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Breastfeeding and Massage


Breastfeeding and massage are not two topics you usually see together, however it can be a really useful tool in your postpartum and feeding journey. A newborn baby is primed to spend as much time as they can up close (preferably skin to skin). Skin to skin contact in humans is evolutions way of keeping us warm, keeping us connected, it helps regulate heart and respiratory rate, and allows us to respond to our babies subtle cues so their needs are met. Parents instinctively hold babies in close, and stroke their heads, their tummies, their back, and this in turn makes both the baby and parent feel more relaxed. Why? Because touch is an essential part of normal development and continues to be an important social and emotional tool throughout life. During infancy it is an important way we form secure attachments with our caregivers (Cascio et al., 2019).

A study published in the Journal of Perinatal Education in 2019 found that postnatal massage can improve breastfeeding outcomes, increasing milk production and reducing breastfeeding difficulties (Mason, 2019). This is not surprising as massage therapy has been shown to reduce cortisol levels and increase levels of serotonin and dopamine, which can improve mood and reduce feelings of stress and anxiety (Field, 2019) which all helps when breastfeeding and the release of oxytocin, the 'love' hormone responsible for the milk ejection reflex (letdown reflex). Massage therapy has benefits for both parent and for baby.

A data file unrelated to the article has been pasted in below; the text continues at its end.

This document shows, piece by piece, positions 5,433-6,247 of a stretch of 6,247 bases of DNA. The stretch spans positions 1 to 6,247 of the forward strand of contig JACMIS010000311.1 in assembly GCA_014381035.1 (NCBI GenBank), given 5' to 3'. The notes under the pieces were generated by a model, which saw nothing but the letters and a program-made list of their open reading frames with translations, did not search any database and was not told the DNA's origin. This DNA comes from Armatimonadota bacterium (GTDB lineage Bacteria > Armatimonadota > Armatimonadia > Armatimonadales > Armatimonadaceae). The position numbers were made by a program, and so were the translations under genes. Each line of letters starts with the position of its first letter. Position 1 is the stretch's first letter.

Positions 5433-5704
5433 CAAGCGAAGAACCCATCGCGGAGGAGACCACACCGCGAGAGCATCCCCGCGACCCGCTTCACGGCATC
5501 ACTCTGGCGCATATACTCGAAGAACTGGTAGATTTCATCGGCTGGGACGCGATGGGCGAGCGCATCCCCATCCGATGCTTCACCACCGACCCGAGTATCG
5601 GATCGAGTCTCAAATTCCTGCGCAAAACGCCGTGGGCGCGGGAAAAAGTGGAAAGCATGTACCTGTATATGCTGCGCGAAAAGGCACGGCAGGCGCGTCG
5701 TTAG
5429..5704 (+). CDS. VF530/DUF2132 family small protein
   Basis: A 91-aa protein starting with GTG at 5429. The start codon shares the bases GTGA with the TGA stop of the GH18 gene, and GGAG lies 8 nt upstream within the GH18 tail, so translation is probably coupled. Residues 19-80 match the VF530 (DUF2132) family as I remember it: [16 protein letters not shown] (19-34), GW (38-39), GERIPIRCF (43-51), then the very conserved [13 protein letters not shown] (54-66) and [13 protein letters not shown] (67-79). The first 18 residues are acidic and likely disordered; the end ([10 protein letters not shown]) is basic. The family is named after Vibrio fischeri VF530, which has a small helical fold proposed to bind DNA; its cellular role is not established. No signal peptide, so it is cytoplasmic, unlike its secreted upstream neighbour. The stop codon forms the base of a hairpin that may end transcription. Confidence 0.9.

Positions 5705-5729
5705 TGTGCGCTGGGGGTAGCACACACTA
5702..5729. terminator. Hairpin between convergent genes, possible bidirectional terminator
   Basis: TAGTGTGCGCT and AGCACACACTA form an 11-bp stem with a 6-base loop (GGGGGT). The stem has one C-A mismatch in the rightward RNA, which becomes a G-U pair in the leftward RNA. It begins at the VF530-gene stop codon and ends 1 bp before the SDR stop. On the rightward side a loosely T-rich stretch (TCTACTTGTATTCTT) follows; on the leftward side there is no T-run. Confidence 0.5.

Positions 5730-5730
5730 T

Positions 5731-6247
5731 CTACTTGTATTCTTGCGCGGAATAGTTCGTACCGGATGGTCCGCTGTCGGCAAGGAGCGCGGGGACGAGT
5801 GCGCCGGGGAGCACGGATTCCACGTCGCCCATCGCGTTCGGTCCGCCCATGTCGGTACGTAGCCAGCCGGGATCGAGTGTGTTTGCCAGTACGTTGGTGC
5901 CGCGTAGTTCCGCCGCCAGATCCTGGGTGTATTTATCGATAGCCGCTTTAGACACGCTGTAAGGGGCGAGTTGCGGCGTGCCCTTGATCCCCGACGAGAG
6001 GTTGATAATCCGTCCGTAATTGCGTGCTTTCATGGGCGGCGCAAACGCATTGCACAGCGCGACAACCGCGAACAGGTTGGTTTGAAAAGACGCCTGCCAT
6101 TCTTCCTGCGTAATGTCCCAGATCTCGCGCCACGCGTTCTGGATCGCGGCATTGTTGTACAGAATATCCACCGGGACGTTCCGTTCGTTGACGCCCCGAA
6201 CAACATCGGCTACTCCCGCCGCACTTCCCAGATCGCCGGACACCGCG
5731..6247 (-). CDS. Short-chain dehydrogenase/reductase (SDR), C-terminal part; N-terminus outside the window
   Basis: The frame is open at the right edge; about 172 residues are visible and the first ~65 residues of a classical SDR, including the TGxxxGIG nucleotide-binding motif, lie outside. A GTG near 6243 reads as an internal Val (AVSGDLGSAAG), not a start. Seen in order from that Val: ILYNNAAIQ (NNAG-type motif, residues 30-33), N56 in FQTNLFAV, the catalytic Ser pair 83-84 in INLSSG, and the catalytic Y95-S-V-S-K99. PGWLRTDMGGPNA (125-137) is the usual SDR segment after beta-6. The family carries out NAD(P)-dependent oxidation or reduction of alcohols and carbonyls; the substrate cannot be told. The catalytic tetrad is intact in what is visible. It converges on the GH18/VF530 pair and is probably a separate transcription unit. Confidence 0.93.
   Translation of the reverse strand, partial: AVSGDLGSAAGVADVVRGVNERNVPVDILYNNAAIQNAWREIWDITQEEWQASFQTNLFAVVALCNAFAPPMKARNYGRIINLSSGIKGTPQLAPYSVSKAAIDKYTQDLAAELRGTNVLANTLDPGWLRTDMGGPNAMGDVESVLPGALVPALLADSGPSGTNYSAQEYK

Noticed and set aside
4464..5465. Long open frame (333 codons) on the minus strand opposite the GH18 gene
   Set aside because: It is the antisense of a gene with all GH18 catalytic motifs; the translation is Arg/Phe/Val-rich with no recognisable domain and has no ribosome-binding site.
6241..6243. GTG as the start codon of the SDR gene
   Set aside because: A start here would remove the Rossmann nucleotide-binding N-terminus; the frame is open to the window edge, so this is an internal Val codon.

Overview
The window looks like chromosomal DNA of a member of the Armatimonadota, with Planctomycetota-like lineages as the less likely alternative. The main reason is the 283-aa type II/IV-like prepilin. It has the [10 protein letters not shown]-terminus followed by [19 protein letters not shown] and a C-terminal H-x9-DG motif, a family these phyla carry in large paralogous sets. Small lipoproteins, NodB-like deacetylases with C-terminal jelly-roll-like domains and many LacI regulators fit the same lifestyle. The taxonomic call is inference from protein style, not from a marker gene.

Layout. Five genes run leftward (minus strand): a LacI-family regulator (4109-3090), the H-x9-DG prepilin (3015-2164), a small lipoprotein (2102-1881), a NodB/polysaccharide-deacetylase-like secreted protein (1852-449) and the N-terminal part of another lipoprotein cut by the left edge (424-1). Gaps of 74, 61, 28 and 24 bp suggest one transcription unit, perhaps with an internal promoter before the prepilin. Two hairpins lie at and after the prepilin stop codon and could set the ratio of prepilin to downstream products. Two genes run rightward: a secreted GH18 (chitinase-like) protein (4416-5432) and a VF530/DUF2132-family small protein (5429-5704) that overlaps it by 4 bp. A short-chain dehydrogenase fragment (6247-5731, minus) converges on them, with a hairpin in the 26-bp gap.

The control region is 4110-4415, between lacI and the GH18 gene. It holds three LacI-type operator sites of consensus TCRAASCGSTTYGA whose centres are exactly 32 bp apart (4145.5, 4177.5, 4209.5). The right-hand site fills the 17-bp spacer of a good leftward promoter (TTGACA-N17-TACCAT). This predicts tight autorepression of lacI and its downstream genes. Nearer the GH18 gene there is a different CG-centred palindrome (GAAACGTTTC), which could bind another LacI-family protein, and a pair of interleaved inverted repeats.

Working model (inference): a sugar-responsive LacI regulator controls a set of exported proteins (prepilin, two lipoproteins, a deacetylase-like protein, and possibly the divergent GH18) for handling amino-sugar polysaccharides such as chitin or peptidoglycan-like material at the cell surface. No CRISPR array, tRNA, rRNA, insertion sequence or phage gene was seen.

So how might massage be a useful tool in your feeding journey?

Massage for Baby

  • Baby massage helps reduce stress, helps baby feel safe and warm and relaxed.

  • Helps relieve tummy symptoms such as trapped wind, constipation and colic.

  • Can help improve sleep.

  • Boosts immune system.

  • Opportunities for skin to skin and bonding time.

  • Can help stimulate brain development and increase sensory awareness.

  • Massage can be used as a tool to help support premature babies and infants with complex medical needs.

Massage for Parent

  • Increases relaxation, reduces stress and improves sleep.

  • Helps treat aches and pains caused by holding, lifting and carrying baby, car seats, baby changing, feeding etc.

  • Aids in the recovery from pregnancy and birth.

  • Helps bonding with baby and gives an opportunity to spend quality time with baby.

  • Helps support those with postnatal depression and anxiety.

  • Helps reduce cortisol and adrenalin (stress hormone) and increase oxytocin ('love' hormone needed for breastfeeding).

  • Give parents tools to help manage with the early days of parenthood.

  • Allows parents to become more aware of their own bodies and allows them to reconnect with their bodies and how they should feel after the huge transformations of pregnancy and childbirth and breastfeeding.

What to expect of postnatal massage?